“Very few people or companies can clearly articulate WHY they do WHAT they do. By WHY I mean your purpose, cause or belief — WHY does your company exist? People don’t buy WHAT you do, they buy WHY you do it.
We are drawn to leaders and organizations that are good at communicating what they believe. Their ability to make us feel like we belong, to make us feel special, safe and not alone is part of what gives them the ability to inspire us.
Leading is not the same as being the leader. Being the leader means you hold the highest rank, either by earning it, good fortune or navigating internal politics. Leading, however, means that others willingly follow you — not because they have to, not because they are paid to, but because they want to.
Trust is maintained when values and beliefs are actively managed. If companies do not actively work to keep clarity, discipline and consistency in balance, then trust starts to break down.
All organizations start with WHY, but only the great ones keep their WHY clear year after year.”
— Simon Sinek, Start with Why: How Great Leaders Inspire Everyone to Take Action
What I believed InDe stood for was always right. The reason for me to keep the club going was on the right path, but our way of getting there had to go through several tries. It’s not about the number of ways that we take to get there. It’s about keeping that vision alive and staying true to it. The mistake I made was that I doubted what I believed in. I doubted that I was good enough and so the vision wasn’t strong enough. I doubted that other people would want the same thing and I feared that I would fail to attract people. That is why when people started leaving, I was afraid.
InDe became a symbol for me.
A symbol for the passion that has always been in me.
A symbol for the knowledge that even if I follow and do what I love, I can thrive.
A symbol for the other choices.
A symbol of breaking out of an entrapment.
A symbol of flowering the seed of what had been in me for such a long time, something that has been suppressed.
A symbol of pulling myself outside of the box.
Maybe that symbol wasn’t what they wanted
So they didn’t connect to InDe the way I did
So they didn’t feel as dedicated and attached to it.
Maybe InDe has died
But in my heart, the meanings for this symbol will continue to thrive.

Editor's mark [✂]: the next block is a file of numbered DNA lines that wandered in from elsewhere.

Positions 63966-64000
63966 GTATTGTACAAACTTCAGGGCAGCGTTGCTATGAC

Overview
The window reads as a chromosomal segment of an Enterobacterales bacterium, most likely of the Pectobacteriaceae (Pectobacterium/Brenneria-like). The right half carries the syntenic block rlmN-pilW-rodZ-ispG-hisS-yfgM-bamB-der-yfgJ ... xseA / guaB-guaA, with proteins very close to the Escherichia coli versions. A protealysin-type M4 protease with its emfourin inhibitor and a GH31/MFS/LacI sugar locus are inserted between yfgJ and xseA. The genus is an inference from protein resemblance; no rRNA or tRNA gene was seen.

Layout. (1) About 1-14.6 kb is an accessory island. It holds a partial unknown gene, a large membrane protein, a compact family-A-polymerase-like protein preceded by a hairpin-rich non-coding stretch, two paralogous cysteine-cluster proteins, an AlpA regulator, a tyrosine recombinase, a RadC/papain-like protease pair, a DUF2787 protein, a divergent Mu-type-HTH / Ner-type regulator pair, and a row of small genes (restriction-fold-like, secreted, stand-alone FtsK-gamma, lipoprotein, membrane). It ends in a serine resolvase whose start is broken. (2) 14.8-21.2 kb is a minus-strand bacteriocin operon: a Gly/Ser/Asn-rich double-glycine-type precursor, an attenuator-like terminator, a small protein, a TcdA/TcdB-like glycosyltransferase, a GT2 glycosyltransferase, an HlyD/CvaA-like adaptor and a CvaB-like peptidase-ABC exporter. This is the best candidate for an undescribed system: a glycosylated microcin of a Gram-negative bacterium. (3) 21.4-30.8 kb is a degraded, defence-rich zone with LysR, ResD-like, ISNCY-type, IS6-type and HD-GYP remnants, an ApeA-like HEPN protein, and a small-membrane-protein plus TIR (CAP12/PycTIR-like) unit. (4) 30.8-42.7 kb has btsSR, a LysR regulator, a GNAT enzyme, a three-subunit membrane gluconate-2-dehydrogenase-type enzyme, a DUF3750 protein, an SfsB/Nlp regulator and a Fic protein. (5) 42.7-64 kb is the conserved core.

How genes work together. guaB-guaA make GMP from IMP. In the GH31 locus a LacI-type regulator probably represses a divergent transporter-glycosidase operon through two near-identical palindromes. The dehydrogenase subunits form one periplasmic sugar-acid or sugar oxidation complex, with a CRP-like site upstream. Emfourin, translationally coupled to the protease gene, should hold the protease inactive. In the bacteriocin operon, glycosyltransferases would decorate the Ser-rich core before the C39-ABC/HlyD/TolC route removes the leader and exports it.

— 4.17. 2017
Lesson V: Be strong. Failure is inevitable, but there are many paths to the same destination.
Soaked with tears, the fifth layer of the onion peeled away.
“What do you want to be when you grow up?”
From the first day we enter preschool, everyone is always asking what we want to do. But how do you know who you want to be a day from now, or two days from now, let alone 50 years from now? If we just keep planning for that someday — that person we want to be, how do we know that when that day comes, we will stay consistent to that same desire?
The trouble is, I have been scared of failing. I have been listening too much and planning too much according to my family. I have grown to have this perfectionist mindset and get in a habit to overlook everything else that is within me, everything in between the starting point and the finish line. I have closed my doors to the world of possibilities because I didn’t want to fall out of what seemed like a decent and safe path and I wanted to hold on tight to the same vision of me 50 years from now. But that suffocated me.
In my freshman year, Aaron once asked me, “If you could give up everything in the world for one thing, what would that thing be?” I’ve thought about this for a while now and I’ve learned that there can’t be just one thing. There are so many things that excite me, so many places to explore, so much more I can do, so much more I needed to grow, and so many ways I can be better. I am not just made of one thing, I am bits and pieces of multiple different kinds of interests all surrounding a core passion.